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INTERNET | eCommerce / Marketplace
reverb.com

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Founded Year

2013

Stage

Acquired | Acquired

Total Raised

$46.99M

Valuation

$0000 

Revenue

$0000 

About Reverb

Reverb is an online marketplace where anyone can buy and sell musical instruments.

Reverb Headquarter Location

3345 N. Lincoln Ave. 2nd Floor

Chicago, Illinois, 60657,

United States

312-617-8237

Latest Reverb News

How Teenage Engineering’s OP-1 synth went from cult to classic

Jan 18, 2022

[Photo: courtesy of Teenage Engineering] 6 minute Read Last year on the music gear trading site Reverb, the most sought after instrument (both new and used) was a little white synthesizer called the OP-1, made by the Swedish tech developer and design house Teenage Engineering . It was the second year in a row that this honor belonged to the OP-1, which debuted a decade ago and remains Teenage Engineering’s centerpiece product. advertisement advertisement The OP-1 put Teenage Engineering on the map in music tech circles, and sales of the device powered the company’s move into an array of other weird and wonderful gadgets, including a minimalist home speaker , a series of “ pocket ” synthesizers, a Bauhaus-inspired modular speaker-and-light system (in collaboration with Ikea), and the Playdate handheld gaming device, which it designed for Panic. Meanwhile, musicians began catching on to the OP-1’s audio and design aesthetic–including such  famous ones as John Mayer, Thom Yorke, Deadmau5, Skrillex, and Trent Reznor. What is it about the diminutive keyboard that’s pushing it rapidly from a cult item to a classic? advertisement advertisement The OP-1’s looks are deceiving. Its size and simplicity of design make it seem toy-like, similar to the little Casio VL-1 keyboard-calculator combos that arrived from Japan in the 1980s. (Actually, one of Teenage’s cofounders, Jesper Kouthoofd, has said the VL-1 had influenced the design of the OP-1.) [Photo: courtesy of Teenage Engineering] But similarities between the VL-1 and the OP-1 end at the surface. Teenage Engineering borrowed new, miniaturized hardware developments from the mobile and gaming industries to squeeze a powerful synthesizer inside the OP-1–actually, 11 different synth engines, each with its own distinct character. The synth sounds are anything but toy-like–they’re high quality and production-ready, good enough to be used in commercial recordings. ‘Because we wanted one’ The OP-1 was one of those special tech products that the world didn’t know it needed until it arrived. Teenage Engineering held no focus groups before committing to building and marketing the OP-1. They just had a hunch. advertisement David Möllerstedt [Photo: courtesy of Teenage Engineering] “Back then, there wasn’t really a market for these kinds of products,” says Teenage Engineering cofounder, VP, and software lead David Möllerstedt. “Small, portable synthesizers didn’t really exist.” “I think we very much did it because it was something we wanted ourselves, and then we hoped there would be some other similar people out there,” Möllerstedt adds. “I mean, we really hadn’t any clue how many we would [sell] and what would happen.” Teenage Engineering, which was founded in 2005, originally announced the OP-1 at the Frankfurt Musikmesse show in 2009. The following year, the company showed off a prototype of the device at the NAMM Show in Anaheim, California. Excitement over the product began to build. At the time, Engadget said the little OP-1 “might just be the most anticipated synthesizer in the history of mankind.” advertisement The OP-1 was finally released the following year, when Teenage had all of nine employees. In the beginning, Möllerstedt tells me, the company assembled and packaged all outgoing devices at its offices in Sweden. As the order numbers grew, it became clear that the “hunch” of Möllerstedt and his cofounders (Kouthoofd, David Eriksson, and Jens Rudberg) had been correct. Even after the OP-1’s launch, people compared it to a toy, and they still do. But Möllerstedt and company hardly take this as an insult–quite the opposite. “I think that’s great, because toys are fun, but it’s serious toys that you can create serious stuff with, and they’re well-built, and built to last,” he says. The first hint consumers got that the OP-1 was not a toy was its $849 price tag at launch. advertisement [Photo: courtesy of Teenage Engineering] The price of the device would remain an issue. Teenage Engineering had to stop making the OP-1 in 2017 because it was having trouble obtaining the component parts. Rumors spread that the OP-1 was gone for good, at which time resale prices shot up. There were reports of OP-1s being sold for $8,000. Teenage Engineering was horrified that people were having to pay so much to get an OP-1, and resumed production in 2018. But by then, the components costs had increased, and Teenage had invested in revamping the OP-1’s software. So the cost of the device increased to $1,299 , and has since increased to $1,399 . Even still, the market for the OP-1 continues to thrive. A gadget released more than a decade ago that still remains so relevant–technically and musically–is a rarity. A creativity machine More than anything else, Teenage Engineering, which now has more than 50 employees, meant the OP-1 to be a creativity machine, a device musicians and producers can grab to quickly capture musical ideas. In an age when almost all music is recorded using software on computers, the OP-1 lets musicians perform and record on a single self-contained device. It even has its own speaker. advertisement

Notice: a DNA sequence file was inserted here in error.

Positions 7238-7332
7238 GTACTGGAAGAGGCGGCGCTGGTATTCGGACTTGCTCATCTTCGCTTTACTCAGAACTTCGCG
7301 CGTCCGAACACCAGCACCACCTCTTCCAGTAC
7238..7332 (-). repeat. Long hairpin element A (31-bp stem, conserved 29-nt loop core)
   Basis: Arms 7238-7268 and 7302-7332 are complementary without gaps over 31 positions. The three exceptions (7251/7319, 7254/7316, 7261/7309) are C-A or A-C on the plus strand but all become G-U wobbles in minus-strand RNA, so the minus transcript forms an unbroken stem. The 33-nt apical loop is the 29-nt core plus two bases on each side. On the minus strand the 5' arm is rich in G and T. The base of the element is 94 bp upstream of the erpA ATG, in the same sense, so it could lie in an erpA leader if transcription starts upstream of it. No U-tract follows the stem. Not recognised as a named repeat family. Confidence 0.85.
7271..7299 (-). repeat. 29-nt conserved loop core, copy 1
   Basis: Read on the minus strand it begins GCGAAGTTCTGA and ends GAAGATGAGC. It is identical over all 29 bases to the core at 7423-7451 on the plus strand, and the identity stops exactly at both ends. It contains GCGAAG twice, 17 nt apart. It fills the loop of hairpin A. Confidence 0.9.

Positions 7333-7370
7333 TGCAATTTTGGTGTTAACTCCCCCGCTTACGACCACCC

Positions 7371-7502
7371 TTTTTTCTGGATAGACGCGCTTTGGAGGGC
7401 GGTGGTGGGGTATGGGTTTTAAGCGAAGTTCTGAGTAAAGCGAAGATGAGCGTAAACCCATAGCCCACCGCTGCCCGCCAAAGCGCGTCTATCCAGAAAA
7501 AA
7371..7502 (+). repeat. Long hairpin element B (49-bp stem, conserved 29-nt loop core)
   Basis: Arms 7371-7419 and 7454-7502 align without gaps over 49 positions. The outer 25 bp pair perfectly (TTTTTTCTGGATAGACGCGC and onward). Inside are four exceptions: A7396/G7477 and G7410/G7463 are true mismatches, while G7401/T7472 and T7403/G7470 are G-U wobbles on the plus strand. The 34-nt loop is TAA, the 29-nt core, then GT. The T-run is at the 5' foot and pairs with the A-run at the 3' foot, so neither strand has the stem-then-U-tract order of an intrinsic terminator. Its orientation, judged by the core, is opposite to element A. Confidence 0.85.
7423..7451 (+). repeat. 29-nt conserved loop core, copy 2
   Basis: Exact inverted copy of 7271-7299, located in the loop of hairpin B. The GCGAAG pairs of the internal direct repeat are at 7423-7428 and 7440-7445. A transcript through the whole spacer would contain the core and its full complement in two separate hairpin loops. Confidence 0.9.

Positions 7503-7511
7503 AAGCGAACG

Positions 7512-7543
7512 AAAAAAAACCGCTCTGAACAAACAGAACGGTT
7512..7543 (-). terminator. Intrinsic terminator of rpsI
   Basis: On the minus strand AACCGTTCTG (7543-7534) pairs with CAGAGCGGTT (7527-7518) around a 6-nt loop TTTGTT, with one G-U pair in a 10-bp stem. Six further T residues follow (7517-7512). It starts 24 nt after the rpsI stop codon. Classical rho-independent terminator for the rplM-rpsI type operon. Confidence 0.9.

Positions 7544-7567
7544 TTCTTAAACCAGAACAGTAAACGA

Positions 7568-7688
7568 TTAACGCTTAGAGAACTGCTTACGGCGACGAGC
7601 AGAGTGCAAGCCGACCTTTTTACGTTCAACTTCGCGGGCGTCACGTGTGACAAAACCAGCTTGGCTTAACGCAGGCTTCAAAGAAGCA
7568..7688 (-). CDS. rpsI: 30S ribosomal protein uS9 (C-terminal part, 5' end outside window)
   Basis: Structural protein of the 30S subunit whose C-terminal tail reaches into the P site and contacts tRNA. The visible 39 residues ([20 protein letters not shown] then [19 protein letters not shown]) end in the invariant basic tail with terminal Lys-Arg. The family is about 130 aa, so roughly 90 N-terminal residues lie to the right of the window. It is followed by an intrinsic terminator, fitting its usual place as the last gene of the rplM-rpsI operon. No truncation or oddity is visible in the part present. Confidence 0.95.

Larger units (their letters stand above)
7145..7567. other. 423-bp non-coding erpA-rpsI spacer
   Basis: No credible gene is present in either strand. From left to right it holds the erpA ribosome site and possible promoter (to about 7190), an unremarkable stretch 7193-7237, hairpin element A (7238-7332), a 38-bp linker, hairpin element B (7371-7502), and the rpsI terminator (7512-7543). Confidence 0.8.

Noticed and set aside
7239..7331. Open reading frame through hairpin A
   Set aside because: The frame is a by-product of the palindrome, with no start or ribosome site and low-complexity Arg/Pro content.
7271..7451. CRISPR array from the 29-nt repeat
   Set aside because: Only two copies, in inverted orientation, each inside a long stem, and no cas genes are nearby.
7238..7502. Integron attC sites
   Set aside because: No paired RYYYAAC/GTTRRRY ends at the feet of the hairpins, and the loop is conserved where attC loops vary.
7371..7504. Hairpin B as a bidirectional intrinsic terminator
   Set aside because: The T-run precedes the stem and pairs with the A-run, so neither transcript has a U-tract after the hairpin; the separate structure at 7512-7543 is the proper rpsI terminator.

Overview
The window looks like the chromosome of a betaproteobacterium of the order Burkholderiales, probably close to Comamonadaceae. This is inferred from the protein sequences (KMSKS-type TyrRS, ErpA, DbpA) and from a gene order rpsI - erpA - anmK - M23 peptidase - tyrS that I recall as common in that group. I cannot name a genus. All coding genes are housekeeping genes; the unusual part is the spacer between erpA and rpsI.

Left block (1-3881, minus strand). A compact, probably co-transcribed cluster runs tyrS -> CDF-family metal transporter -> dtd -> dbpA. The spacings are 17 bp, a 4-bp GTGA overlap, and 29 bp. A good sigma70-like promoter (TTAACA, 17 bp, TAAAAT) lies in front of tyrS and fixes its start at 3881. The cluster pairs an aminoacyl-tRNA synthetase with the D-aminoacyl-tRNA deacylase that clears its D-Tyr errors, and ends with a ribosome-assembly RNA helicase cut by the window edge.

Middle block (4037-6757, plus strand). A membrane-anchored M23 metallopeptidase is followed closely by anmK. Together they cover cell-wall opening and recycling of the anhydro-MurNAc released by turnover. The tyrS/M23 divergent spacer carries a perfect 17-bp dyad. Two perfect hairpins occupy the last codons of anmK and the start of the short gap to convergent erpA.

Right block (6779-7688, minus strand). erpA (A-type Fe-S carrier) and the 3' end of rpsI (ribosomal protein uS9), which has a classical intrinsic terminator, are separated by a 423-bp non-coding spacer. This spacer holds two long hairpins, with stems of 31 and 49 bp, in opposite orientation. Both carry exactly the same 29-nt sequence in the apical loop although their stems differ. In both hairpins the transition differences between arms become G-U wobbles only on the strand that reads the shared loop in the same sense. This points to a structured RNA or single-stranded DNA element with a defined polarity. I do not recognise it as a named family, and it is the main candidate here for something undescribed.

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Research containing Reverb

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CB Insights Intelligence Analysts have mentioned Reverb in 1 CB Insights research brief, most recently on Jul 24, 2019.

Expert Collections containing Reverb

Expert Collections are analyst-curated lists that highlight the companies you need to know in the most important technology spaces.

Reverb is included in 1 Expert Collection, including E-Commerce.

E

E-Commerce

9,049 items

Reverb Patents

Reverb has filed 2 patents.

patents chart

Application Date

Grant Date

Title

Related Topics

Status

9/23/2014

Contract law, Visual novels, Supply chain management, Business law, Seinen manga

Application

Application Date

9/23/2014

Grant Date

Title

Related Topics

Contract law, Visual novels, Supply chain management, Business law, Seinen manga

Status

Application